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February 15, 1965

Epilepsy Due to Water ImmersionAn Unusual Case of Reflex Sensory Epilepsy

Author Affiliations

From the departments of pediatrics, Long Island College Hospital and Downstate Medical Center, Brooklyn, NY.

JAMA. 1965;191(7):600-601. doi:10.1001/jama.1965.03080070084019

THE TERM "reflex" or "sensory epilepsy" is used to designate a convulsive attack precipitated by sensory stimulus. The particular sensory stimulus need not always produce the convulsive attack, but may do so only when certain environmental circumstances exist.1,2

The most frequent type of reflex epilepsy described is "photogenic epilepsy." This type has even been proved to be self-induced,3 as well as being precipitated by reading4 and watching television.5,6 Audiogenic stimuli have been implicated in "musicogenic epilepsy" in other patients,7,8 and "touch epilepsy" has been described.9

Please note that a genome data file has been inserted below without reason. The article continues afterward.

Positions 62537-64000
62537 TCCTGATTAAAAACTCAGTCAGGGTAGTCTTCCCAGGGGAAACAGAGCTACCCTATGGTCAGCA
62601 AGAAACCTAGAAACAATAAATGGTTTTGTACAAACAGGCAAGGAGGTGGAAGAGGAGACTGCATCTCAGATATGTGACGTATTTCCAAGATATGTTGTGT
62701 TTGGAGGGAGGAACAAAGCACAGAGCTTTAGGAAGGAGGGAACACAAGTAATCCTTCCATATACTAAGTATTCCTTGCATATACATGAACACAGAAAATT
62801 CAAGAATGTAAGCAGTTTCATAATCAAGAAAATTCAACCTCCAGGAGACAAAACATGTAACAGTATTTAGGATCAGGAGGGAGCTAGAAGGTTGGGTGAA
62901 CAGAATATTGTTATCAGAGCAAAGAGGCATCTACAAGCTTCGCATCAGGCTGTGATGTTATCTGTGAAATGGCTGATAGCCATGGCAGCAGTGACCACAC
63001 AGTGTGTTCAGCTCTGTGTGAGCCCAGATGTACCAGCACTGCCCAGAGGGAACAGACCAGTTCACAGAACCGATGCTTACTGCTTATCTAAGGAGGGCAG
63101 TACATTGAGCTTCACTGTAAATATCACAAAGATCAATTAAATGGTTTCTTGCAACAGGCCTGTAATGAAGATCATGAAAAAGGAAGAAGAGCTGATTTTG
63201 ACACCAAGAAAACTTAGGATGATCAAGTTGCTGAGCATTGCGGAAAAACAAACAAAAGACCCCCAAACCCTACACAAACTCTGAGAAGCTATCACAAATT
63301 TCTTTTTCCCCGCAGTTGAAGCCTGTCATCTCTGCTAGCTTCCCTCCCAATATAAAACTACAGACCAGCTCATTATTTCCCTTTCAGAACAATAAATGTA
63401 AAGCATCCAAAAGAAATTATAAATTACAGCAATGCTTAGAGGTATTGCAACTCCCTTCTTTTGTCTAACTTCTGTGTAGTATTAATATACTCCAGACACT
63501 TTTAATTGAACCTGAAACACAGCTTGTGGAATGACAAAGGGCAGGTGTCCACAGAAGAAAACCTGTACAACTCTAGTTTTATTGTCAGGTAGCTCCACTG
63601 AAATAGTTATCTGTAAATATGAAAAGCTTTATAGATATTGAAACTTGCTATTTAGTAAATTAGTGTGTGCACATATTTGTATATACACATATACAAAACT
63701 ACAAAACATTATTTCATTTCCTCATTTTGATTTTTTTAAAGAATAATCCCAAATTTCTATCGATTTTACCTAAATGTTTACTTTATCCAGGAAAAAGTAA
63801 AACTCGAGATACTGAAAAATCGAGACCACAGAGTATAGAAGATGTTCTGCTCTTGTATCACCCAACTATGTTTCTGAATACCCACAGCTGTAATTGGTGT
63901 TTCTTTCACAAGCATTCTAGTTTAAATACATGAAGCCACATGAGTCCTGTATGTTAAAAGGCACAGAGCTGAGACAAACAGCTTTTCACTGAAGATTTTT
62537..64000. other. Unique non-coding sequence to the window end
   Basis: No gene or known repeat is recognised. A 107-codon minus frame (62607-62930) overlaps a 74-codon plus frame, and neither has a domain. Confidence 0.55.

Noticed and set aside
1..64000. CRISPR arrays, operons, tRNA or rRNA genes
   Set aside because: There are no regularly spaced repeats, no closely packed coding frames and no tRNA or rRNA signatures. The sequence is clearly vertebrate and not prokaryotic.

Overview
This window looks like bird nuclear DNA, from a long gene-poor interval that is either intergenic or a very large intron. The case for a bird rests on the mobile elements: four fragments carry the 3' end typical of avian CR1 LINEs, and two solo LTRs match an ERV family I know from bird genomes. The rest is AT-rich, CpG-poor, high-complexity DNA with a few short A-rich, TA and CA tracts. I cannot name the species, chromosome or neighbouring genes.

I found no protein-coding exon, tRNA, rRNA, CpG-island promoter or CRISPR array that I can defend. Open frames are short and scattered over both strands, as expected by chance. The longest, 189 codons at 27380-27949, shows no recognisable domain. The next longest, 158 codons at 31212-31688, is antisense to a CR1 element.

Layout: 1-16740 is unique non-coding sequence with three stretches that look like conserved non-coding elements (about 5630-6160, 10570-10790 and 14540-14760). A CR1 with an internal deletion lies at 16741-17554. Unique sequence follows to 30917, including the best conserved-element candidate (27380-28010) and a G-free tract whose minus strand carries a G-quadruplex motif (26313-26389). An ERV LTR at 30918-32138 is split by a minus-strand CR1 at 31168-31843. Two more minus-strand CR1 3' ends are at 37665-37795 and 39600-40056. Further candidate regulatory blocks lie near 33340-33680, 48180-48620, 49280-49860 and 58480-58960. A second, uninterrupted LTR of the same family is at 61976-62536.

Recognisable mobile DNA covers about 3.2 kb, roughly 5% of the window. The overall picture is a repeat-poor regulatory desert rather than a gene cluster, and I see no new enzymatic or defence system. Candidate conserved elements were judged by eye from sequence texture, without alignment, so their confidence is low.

The skin and mucosa present a very wide area of distribution of sensory organs, but examples of convulsive seizures precipitated by pain, temperature, or touch are very rare. Most recorded cases have revealed the presence of a brain lesion.

The following case report of epileptic attacks induced through immersion in water is presented to place it on record as a

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